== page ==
Plagiarism: Sari Horwitz acknowledged her mistake; Washington Post reacted in kind / Will Black Dog Publishing & Alice Hutchison learn the lesson after all?
Plagiarism News on The Web; Google finds them all! / New York Post, Washington Post: America reports the case / Huffington Post: This leading Website dedicated much space for the incident / The Arizona Republic: The victim of plagiarism applauds the swift, truthful response from Washington Post / About-Knowledge.Com: All about... Plagiarism!
Depressing news today out of Phoenix and Washington: Yet another serious case of plagiarism that underscores just how widespread the problem of intellectual property theft is. Sari Horwitz, a Pulitzer Prize-winning reporter at the Washington Post, used a few paragraphs from articles of The Arizona Republic without mentioning her source.
But here is the GOOD news: The reporter - a veteran, successful journalist - reacted decently. She was quick to issue an apology and acknowledge her mistake. The Washington Post reacted in kind. The newspaper's editor sent a letter of apology to his counterpart at The Arizona Republic and posted it on the Post's Website. He also suspended Sari for a period of three months.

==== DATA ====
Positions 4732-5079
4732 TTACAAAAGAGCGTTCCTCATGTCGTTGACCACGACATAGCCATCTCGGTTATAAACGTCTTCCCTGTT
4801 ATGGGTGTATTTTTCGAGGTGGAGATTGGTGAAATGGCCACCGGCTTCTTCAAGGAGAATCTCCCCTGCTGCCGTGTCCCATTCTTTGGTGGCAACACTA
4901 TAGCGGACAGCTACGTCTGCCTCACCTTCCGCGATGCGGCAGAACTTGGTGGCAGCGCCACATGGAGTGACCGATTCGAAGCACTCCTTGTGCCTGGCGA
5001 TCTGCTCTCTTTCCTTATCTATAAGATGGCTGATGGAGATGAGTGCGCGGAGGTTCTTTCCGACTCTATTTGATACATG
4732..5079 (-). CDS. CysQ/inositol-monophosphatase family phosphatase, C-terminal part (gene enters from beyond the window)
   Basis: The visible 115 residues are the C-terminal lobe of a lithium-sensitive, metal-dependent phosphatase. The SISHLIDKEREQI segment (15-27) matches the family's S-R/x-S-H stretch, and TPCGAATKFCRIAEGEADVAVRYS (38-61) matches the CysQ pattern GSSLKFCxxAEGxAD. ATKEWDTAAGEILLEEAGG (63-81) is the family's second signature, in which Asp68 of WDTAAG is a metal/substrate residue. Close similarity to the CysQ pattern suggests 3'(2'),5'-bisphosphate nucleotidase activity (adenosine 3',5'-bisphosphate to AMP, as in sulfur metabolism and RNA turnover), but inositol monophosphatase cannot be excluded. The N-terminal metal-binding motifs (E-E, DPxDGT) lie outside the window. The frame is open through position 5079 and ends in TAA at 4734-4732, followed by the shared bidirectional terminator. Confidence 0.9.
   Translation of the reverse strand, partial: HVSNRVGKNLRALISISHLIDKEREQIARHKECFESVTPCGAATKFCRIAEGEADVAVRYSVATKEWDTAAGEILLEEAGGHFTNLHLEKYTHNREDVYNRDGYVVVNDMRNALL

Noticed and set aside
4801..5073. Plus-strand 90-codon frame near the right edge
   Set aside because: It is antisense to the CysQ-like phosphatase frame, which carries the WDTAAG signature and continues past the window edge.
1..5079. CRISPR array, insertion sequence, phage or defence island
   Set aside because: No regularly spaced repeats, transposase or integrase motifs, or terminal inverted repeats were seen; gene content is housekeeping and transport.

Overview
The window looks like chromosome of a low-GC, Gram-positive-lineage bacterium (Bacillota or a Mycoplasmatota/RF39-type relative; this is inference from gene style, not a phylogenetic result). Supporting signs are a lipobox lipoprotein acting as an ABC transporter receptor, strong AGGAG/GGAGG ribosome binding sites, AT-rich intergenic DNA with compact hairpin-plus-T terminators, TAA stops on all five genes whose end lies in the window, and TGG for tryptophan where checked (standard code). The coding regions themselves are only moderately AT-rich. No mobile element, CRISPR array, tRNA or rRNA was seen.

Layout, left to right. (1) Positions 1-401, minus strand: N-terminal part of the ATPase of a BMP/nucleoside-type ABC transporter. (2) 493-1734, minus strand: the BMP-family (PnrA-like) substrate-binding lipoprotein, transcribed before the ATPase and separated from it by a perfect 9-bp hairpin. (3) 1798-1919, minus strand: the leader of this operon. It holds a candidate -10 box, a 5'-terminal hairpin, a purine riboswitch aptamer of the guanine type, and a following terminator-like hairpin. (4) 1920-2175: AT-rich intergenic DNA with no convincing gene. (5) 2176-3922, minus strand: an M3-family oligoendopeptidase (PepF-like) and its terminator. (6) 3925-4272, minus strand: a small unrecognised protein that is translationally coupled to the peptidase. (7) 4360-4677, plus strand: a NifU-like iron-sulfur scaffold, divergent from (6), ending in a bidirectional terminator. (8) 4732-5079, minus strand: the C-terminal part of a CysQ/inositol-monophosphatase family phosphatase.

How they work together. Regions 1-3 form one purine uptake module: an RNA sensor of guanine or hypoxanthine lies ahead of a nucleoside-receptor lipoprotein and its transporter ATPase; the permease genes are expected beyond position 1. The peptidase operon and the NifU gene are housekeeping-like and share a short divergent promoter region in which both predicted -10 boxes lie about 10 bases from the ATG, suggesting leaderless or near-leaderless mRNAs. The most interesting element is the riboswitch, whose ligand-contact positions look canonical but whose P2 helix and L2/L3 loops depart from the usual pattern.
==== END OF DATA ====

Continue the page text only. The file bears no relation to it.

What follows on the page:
There is a lesson here. How you react is almost more important than what you did in the first place. But it doesn't always happen that way. When we noted that author Alice Hutchison copied from my daughter Miriam's thesis in a book about filmmaker Kenneth Anger, we were met with nothing but stonewalling and denials from Hutchison and her publisher, Black Dog Publishing of the UK. Years later, they still refuse to shoulder responsibility for the plagiarism and its harsh consequences.
Horwitz and the Washington Post are to be applauded for correcting their mistake instead of hiding from the obvious and making themselves look silly in the process. Black Dog Publishing and Alice Hutchison should take a hard look into the blatant plagiarism they committed and into their shameful pattern of denials and irresponsible reactions. It's never too late to accept liabilty and to offer a remedy.
Guttenberg’s plagiarism was bad enough – author Alice Hutchison’s is even worse
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